I have always been sensitive. When I was a pre-teen this translated into several failed attempts at becoming a vegetarian and one notable breakdown in the bathroom of an Outback Steakhouse that was initiated by overhearing someone order “rack of lamb.” Oh the horror. When I was even younger, however, before I began to really discern the difference between people and things, I took sensitivity to a whole other level. While the rest of my kindergarten class was learning the basics of toy sharing and kind words, I was struggling with some deep seeded belief that everything had feelings. Literally EVERYTHING.
I can imagine now that this type of irrationality may be what causes some people to become hoarders- saving things like maggot infested food items and decade old newspapers because of a belief that these things keep their world afloat. Me, I was just concerned that trash compactors would be too painful for anyone (or anything) to endure, and I wouldn’t want to be the reason that someone (or something) had to spend the rest of their existence in a landfill. This kind of meticulous caring didn’t stop with my possessions but extended all the way to the foods I would eat. I could imagine that being digested was a horrific experience so I would eat things like Cheerios in pairs hoping this might make the cereal’s demise a little more enjoyable. Strange, I know.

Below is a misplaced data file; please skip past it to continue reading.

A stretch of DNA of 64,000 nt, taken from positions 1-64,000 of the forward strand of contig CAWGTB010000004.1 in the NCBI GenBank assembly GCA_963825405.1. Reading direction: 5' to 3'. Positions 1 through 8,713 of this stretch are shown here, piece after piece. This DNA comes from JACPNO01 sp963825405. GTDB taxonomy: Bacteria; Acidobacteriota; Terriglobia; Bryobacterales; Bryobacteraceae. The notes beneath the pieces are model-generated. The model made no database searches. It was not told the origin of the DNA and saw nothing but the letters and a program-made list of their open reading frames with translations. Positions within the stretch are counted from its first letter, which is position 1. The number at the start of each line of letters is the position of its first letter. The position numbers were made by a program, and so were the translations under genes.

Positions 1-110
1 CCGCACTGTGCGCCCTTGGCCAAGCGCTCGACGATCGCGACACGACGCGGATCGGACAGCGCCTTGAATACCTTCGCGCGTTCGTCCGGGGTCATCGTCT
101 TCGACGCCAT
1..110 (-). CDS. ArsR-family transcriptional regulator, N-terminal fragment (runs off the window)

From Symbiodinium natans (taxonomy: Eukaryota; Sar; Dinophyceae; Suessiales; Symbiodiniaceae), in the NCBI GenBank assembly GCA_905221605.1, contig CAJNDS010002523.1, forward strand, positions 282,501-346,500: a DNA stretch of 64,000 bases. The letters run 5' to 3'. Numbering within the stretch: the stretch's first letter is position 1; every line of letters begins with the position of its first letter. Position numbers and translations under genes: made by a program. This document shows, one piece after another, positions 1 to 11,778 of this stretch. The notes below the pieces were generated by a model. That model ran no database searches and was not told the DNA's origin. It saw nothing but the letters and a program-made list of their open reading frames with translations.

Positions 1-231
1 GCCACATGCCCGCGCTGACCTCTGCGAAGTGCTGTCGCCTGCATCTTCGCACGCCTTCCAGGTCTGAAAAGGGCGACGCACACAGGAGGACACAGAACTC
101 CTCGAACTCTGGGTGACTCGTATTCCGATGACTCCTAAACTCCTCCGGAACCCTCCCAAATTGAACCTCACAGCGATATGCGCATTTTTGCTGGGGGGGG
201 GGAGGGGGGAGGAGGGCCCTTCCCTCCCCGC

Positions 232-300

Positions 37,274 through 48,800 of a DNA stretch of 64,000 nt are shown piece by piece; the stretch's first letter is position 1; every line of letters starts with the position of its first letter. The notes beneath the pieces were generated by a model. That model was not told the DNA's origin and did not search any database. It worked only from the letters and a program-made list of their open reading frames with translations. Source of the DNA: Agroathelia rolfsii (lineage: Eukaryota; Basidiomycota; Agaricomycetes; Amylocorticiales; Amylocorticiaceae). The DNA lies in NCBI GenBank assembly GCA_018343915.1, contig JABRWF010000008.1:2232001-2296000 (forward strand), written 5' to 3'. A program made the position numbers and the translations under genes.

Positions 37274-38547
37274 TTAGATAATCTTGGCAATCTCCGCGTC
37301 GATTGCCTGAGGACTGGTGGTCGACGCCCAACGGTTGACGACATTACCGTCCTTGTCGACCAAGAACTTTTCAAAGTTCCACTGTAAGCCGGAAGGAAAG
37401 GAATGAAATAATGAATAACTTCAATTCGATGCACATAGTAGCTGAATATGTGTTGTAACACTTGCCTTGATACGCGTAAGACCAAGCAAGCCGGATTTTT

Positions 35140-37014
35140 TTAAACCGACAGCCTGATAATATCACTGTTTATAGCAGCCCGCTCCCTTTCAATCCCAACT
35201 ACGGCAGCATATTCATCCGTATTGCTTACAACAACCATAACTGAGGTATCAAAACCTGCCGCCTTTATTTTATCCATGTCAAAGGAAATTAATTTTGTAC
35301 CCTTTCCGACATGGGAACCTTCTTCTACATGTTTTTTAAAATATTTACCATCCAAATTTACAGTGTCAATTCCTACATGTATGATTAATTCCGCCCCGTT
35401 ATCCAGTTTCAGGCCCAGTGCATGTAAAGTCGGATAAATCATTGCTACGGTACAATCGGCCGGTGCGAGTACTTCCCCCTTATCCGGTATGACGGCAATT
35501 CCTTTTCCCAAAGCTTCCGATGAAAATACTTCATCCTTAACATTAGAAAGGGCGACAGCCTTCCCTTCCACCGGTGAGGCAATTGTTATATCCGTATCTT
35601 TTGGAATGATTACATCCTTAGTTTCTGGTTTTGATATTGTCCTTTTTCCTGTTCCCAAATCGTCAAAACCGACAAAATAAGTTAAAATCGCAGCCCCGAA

While I eventually figured out that my stuffed animals didn’t need to have my bedroom light on and paper didn’t have the capacity to feel pain when shredded, this feeling of responsibility for the well being of others soon took root in my “human” relationships. Since I have yet to find a way to make myself happy while simultaneously making the rest of the world feel the same way, I now struggle with a gnawing sense of guilt. For someone that feels feelings a little too acutely, guilt is one that I would gladly kick in the face and set afire- a clear indication that nipping it in the bud is probably a good idea.
Being attached to someone that has chosen a (temporary) life of service and currently resides in the hellish desserts of Afghanistan, I have found that guilt, that little sneaky bugger, has embedded itself into the core of our relationship. No, I don’t feel guilt that I am not there living that existence with him (lord knows my complaining would do nothing for their morale), but instead it has taken up residence in the little things. Phone calls, a lot of times few and far between, don’t always come at the most opportune moments so when I can’t sit down and commit my full attention to him, guilt becomes a whole new monster. There is something horrible about saying to someone that is risking their life on the other side of the world “I’m sorry I’m in a bar with my girlfriends and it’s too loud to talk.”
Irritatingly enough, guilt doesn’t even safe itself for the most important relationships in my life. A recent venture into sales (something I’m learning is not my strong suit), has given me a new employer that is adamant about my “hitting the ground running,” i.e. trekking from office to office pushing a product that doesn’t exactly sell itself. Instead of explaining myself and what I will and will not do, I feel that acidic guilt every time we speak. Letting people down, I have found, is another area where this feeling resides.